Health

Scientists design ‘smart’ cellular biosensors for detecting SARS-CoV-2 spike

New research led by Hana El-Samad of the University of California, San Francisco, and the Chan-Zuckerberg Biohub confirmed the beneficial use of an antiviral therapeutic called SARSNotch, which uses a combination of the SynNotch platform and de-novo designed protein binders. SARSNotch uses sentinel T cells to detect and mount a genetic response toward the severe acute respiratory syndrome coronavirus 2 (SARS-CoV-2) spike protein.

The SynNotch platform had shown prior success with detecting the hepatitis B virus, and the research team wanted to expand on its use for the coronavirus. Moving forward, sentinel cells could be further expanded on for future drug development and therapeutic screenings.

“We demonstrate that these sentinel cells can detect purified Spike protein and a model of infected cells that are expressing Spike, and we show that this sensing approach is portable between different cell types, including primary human T lymphocytes and adherent cells. We suggest that this system, when coupled with appropriate therapeutic payloads, represents a potential next-generation targeted therapeutic against future pathogenic threats.”

The study “Sentinel cells enable genetic detection of SARS-CoV-2 Spike protein” is available as a preprint on the bioRxiv* server, while the article undergoes peer review.

SARSNotch combines de novo designed protein binders and SynNotch to detect SARS-CoV-2 Spike. A) Schematic of a sentinel cell, with SynNotch’s customizable sensing, transcription, and output components, and the primary antigen sensors used in this study. B) Schematic of Spike sensing experiment. Sentinel cells expressing No Notch, ACE2- Notch, or LCB1-Notch and a BFP fluorophore downstream of SynNotch activation are incubated with purified SARS-CoV-2 Spike before being assessed for activation via flow cytometry. C) Density estimates of Jurkat sentinel activation showing logBFP fluorescence as a function of μg/ml Spike protein. D) Percent of activated Jurkat cells sentinels plotted as a function of Spike dose. E) Density estimates of T Cell sentinels as a function of μg/ml Spike protein. F) Percent of activated T Cell sentinels plotted as a function of Spike dose. Data points and error bars represent mean and standard deviation of 3 biological replicates.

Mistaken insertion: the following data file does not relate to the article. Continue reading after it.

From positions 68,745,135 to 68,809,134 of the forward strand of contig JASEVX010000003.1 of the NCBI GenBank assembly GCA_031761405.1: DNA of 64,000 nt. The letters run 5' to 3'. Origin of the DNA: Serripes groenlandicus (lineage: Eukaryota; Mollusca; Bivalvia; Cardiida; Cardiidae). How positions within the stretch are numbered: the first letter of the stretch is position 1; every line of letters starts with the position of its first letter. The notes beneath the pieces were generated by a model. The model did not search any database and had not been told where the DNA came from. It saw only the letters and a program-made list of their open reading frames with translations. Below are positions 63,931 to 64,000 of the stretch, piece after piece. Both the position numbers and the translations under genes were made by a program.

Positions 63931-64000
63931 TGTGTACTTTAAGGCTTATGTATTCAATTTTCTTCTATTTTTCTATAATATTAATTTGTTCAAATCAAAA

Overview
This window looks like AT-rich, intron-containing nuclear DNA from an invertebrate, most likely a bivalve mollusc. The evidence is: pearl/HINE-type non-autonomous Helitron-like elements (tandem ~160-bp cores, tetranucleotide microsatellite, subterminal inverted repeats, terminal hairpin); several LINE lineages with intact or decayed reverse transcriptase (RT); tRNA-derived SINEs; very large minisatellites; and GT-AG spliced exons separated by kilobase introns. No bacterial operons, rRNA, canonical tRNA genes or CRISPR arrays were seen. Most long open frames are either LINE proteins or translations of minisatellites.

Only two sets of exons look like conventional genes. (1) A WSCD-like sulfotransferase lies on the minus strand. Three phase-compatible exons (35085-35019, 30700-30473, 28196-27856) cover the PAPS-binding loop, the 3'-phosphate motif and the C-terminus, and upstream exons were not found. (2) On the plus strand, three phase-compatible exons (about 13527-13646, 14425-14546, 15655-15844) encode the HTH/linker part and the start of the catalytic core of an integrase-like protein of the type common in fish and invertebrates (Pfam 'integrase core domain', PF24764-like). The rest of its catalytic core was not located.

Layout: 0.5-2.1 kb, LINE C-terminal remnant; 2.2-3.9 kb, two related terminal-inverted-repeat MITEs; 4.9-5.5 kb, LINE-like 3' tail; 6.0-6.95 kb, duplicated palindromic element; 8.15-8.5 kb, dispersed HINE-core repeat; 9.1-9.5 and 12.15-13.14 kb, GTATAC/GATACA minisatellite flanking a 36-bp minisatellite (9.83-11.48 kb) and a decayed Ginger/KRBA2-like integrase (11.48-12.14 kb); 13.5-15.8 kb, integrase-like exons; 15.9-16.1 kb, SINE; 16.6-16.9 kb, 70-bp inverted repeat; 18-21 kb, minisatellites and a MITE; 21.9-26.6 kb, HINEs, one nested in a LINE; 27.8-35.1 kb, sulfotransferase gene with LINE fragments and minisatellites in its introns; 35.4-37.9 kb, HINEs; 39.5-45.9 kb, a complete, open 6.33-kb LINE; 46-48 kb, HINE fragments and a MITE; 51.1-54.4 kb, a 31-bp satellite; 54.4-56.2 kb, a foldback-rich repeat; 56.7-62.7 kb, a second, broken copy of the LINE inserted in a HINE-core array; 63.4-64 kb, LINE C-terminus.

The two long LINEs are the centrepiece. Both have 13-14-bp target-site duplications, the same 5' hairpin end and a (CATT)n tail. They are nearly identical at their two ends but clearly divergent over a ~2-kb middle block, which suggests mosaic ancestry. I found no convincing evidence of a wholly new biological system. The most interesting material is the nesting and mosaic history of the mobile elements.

How they did it

The researchers chose the SynNotch model because its platform allows for swappable antigen-sensing domains — making it adaptable for use viruses beyond SARS-CoV-2.

It is composed of an extracellular sensor domain that would target and recognize a specific epitope, fused to a user-defined cleavable intracellular domain retaining a transcription factor at the cellular membrane. Once the antigen is identified, the transcription factor is cleaved and moves into the nucleus to allow for output expression.

For SARS-CoV-2, they used the (5X)UAS-ybTATA as the transcriptional output and the ACE2 as the extracellular sensor. They also used de novo binders to serve as antigen sensors for the spike protein. Specifically, they screened for short protein sequences bound to the spike protein and from the screening used LCB1 as the antigen sensor.

SARSNotch showed high sensitivity in detecting spike protein

When testing the SARSNotch on pseudoviruses, they found sentinel cells successful in detecting the spike protein alone or when bound to another cell within 24 hours. Detection sensitivity was high with the platform detecting a purified spike protein at  0.3µg/ml.